Also, check with your grocery or liquor store and see if you can return any unopened bottles or cases. We were able to do this so purposely bought a little more of everything than we thought we needed and returned anything unused the next day!

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  • Shannon
    Savvy February 2020
    Shannon ·
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    View Quoted Comment

    Yeah I get what you mean. But tbh I dont think anyone will be too picky about the different brands. In my head I envision someone ordering a vodka tonic for example, and the bartender using whatever vodka is still on hand. Plus, from using the Flipp app, I've noticed that certain brands tend to go on sale more often than others (like titos, smirnoff, Jim bean and Crown royal etc.) I have only seen the expensive stuff go on sale a few times. So, If guests come expecting belvedere or ace of spades or something they should understand that it's a wedding, not an expensive wine bar or call bar lol. I'm hoping that theyre just happy we're serving something. But thanks for the input. I'll keep that in mind, especially for the wine options.

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  • Zoe O.
    Devoted November 2019
    Zoe O. ·
    • Flag

    I don't think it's an unrealistic figure. My caterer is doing dinner and open bar for 60 at $1,500.

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  • Tonia
    Expert October 2019
    Tonia ·
    • Flag

    I think your calculations are pretty good. We are doing an open bar for approx 100 including beer, wine, and liquor and I'm estimating about $600-$700. As long as you know your crowd (Light, Medium, Heavy drinkers), you should be fine.

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  • L
    Dedicated March 2020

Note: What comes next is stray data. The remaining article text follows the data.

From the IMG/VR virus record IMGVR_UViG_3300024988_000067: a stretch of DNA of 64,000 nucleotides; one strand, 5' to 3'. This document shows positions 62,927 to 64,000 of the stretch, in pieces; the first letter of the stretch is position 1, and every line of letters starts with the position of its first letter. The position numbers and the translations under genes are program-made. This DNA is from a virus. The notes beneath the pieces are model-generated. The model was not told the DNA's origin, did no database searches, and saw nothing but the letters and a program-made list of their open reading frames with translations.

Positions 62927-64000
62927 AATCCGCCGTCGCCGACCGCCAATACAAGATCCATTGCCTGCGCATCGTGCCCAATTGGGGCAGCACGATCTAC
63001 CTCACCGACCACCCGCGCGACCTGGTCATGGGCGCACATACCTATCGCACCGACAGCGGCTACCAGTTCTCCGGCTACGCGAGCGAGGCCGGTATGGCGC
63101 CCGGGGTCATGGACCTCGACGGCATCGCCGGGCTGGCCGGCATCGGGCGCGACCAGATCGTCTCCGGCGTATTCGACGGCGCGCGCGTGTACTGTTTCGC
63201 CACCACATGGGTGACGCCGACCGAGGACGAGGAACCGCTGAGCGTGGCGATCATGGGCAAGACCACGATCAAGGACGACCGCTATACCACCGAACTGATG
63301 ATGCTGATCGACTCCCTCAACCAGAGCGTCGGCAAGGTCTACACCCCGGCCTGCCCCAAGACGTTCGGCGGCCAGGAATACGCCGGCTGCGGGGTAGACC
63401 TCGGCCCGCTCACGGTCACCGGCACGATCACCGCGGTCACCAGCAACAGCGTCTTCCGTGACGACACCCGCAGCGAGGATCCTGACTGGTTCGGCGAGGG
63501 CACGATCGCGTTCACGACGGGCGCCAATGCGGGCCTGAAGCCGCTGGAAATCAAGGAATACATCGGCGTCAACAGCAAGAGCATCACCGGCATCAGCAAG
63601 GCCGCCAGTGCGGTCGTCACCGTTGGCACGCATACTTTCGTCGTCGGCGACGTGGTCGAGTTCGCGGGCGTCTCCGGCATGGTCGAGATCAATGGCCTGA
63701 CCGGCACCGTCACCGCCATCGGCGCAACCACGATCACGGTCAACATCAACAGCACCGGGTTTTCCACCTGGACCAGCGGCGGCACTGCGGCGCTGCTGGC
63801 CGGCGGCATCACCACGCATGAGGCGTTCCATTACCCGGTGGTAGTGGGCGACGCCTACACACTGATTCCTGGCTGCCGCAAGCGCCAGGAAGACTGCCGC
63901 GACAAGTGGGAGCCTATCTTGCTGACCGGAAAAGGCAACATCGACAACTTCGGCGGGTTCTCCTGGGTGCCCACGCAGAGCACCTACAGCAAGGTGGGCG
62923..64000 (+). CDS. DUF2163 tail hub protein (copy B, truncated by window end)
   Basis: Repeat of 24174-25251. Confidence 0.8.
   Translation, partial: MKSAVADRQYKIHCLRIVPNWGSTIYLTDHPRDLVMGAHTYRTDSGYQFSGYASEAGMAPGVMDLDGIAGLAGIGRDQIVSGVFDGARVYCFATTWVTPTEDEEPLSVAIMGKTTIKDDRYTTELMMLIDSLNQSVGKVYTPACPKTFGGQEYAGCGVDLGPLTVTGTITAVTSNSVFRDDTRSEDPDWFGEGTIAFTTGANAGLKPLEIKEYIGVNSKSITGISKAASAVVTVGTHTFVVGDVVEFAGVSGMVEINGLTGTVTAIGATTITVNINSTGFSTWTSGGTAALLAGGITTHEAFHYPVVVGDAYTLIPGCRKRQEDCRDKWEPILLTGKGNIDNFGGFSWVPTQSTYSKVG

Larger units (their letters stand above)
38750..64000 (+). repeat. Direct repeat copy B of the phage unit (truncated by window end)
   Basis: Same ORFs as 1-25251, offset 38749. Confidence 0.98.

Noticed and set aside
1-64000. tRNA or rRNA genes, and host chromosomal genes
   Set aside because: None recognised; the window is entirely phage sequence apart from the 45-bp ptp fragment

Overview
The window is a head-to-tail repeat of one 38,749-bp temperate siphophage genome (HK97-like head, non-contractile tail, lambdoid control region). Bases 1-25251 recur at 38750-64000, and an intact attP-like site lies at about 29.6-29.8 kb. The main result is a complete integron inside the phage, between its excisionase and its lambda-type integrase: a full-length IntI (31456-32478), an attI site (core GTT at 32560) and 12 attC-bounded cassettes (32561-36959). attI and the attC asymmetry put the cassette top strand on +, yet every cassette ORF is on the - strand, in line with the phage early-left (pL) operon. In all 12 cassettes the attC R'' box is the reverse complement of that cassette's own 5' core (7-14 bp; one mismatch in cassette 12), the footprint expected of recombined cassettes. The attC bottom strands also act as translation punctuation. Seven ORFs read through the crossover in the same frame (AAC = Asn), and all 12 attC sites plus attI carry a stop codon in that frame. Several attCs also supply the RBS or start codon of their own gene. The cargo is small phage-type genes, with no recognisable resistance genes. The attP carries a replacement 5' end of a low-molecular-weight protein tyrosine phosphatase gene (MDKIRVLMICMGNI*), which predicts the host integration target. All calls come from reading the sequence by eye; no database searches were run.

Laura ·
    • Flag
    I calculated ~$950 for my alcohol costs but that was for 90. I’m making sure we have roughly 4 drinks per person. I know some people will have like 6 throughout the day. But I know others will have 1 max. My parents also said we should have a mix of “good wine and beer” with the cheap stuff. So after all the good stuff is gone early people won’t mind as much to drink the cheaper stuff later. We are big beer people and my parents are very into wine. But I think you did a good job budgeting out. I always just say to be safe provide 1 drink per hour per guest that could be drinking. Peoples “normal” drinking behavior may be different when they are at a wedding (ie more than normal).
    • Reply
  • Michelle
    Dedicated April 2021
    Michelle ·
    • Flag

    Jealous that your venue allows you to bring in your own bottles. Ours does not and their selection on "hard liquor" is quite limited. I want my guests to have a great experience and I think the bar is going to be ho-hum especially since a lot of our friends brew their own beers. I think you are on target and looks like you've done your research.

    • Reply
  • Rachel
    Devoted October 2019
    Rachel ·
    • Flag

    I think that's a pretty fair budget to allow for. Plus, it somewhat allows you to limit the amount of intake that your guests will have at the wedding.